• Ultralight: weighs only 2 ounces (57 grams)
  • Meets US EPA drinking water standards
  • Portable: only 9” (22.5 cm) long and 1 inch (2.5 cm) in diameter
  • Requires no electrical power, batteries or replacement parts
  • BPA free and contains no chemicals
  • Raw materials meet US Food and Drug Administration regulations and standards
  • No aftertaste: LifeStraw doesn’t use iodine or iodinated resin chemicals
  • Removes 99.9999% of waterborne bacteria, including E. coli and salmonella
  • Removes 99.9% waterborne protozoa, including Giardia and Cryptosporidium

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As an avid backpacker and camper (real backpacking camping and not with a trailer or mobile hotel), I have used super glue to repair tents, backpacks, equipment, and just about everything.  Think about all of its uses: it can repair weapons, electronics, tools, and all kinds of things that might break or fail when you really need them to work.

Now there are a few limitations with super glue.  Once opened the shelf life is probably only a month, but left unopened it can last a year or more.  Make sure you rotate your stock of tubes so you have fresh glue readily available in case of emergency.

First Aid Uses for Super Glue: by Saturday, October 11, 2014

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Have some extra time on your hands? Looking for projects you can do today (or this weekend) to be better prepared? Well, look no further. Here are 25 great weekend preparedness projects I’ve gathered up from around the web. Great for the prepper, survivalist, or anyone wanting to be a little more prepared at the end of the day. Each of these projects are fairly low budget (some only require your time and a piece of paper) and shouldn’t take longer than a couple of days to complete–many won’t take more than a couple of hours. Tackle one (or more) this weekend and you’re that much more prepared than you were yesterday!

FOOD and COOKING Projects

1. Make a rocket stove with empty cans. You might need to have soup for lunch to get enough cans for this.
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With the surge of disasters that have hit the country in the past few years, Americans are finally waking up to the need to stockpile emergency supplies. Even if you can make it to a supermarket during a disaster, items are going to quickly disappear off the shelves – and you might even have to fight your way to get products. So, you MUST have non-perishable foods, like canned goods, and a lot of water stockpiled to help you get through a disaster (get a list of foods to stockpile here). But, sorry to break it to you: stockpiling food isn’t going to be enough to get you through a long-term disaster. Here is a list of non-food items you will also need to stockpile.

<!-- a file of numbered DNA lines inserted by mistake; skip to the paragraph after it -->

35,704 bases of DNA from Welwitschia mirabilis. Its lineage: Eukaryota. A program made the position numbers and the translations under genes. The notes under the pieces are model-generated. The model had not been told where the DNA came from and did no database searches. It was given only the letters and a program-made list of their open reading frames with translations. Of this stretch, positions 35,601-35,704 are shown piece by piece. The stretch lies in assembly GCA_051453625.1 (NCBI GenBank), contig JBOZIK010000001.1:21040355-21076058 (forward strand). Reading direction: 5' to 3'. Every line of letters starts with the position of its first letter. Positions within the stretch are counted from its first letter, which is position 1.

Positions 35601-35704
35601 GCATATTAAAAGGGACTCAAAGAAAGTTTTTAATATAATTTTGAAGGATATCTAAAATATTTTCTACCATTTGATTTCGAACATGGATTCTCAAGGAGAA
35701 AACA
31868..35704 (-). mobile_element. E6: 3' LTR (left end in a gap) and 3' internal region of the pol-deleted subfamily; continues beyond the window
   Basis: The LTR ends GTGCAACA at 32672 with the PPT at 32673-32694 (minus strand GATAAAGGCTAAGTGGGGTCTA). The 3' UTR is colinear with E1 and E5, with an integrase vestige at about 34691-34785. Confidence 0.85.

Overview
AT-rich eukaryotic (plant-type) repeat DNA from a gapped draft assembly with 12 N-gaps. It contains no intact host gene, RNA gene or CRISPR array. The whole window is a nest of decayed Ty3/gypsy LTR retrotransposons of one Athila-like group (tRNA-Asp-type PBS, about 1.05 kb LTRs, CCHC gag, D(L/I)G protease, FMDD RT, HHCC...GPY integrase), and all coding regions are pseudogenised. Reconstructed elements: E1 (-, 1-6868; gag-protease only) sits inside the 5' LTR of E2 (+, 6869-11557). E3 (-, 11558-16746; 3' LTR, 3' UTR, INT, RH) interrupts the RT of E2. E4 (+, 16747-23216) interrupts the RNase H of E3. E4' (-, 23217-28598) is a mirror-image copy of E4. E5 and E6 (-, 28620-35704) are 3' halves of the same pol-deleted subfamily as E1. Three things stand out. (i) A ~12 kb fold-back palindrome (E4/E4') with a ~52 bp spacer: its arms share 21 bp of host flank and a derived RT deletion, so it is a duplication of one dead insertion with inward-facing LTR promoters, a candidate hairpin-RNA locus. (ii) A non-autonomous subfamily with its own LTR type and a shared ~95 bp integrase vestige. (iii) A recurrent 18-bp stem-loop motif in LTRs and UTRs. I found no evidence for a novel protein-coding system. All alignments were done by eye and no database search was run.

Hygiene Items

Hygiene isn’t just a matter of smelling nice while you wait out a disaster. If you get dirty, then it can become a serious health risk. Of these items, the most important is going to be buckets and trash bags to serve as a toilet. You can read more about survival hygiene and how to make an emergency toilet system here.
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Product Description

Surgical Tools and comprehensive First Aid Kits will be vital in any situation where a severe injury occurs and help can’t reach you.

If you are unable to get to a medical facility or if they are no longer functioning, advanced first aid will be something each us needs to be prepared to do in case of a medical emergency.

One surgical and suture kit should be in every stocked survival and trauma kit. If you’re camping, hunting or fishing one severe injury that causes severe blood loss could be lethel in the great outdoors. Make sure your backpack or your bug out bag has our Military Surgical Kit as part of your medical supplies. You hope you never need to stitch a wound, but if medical help is unavailable this sutures kit will make all the difference when needed.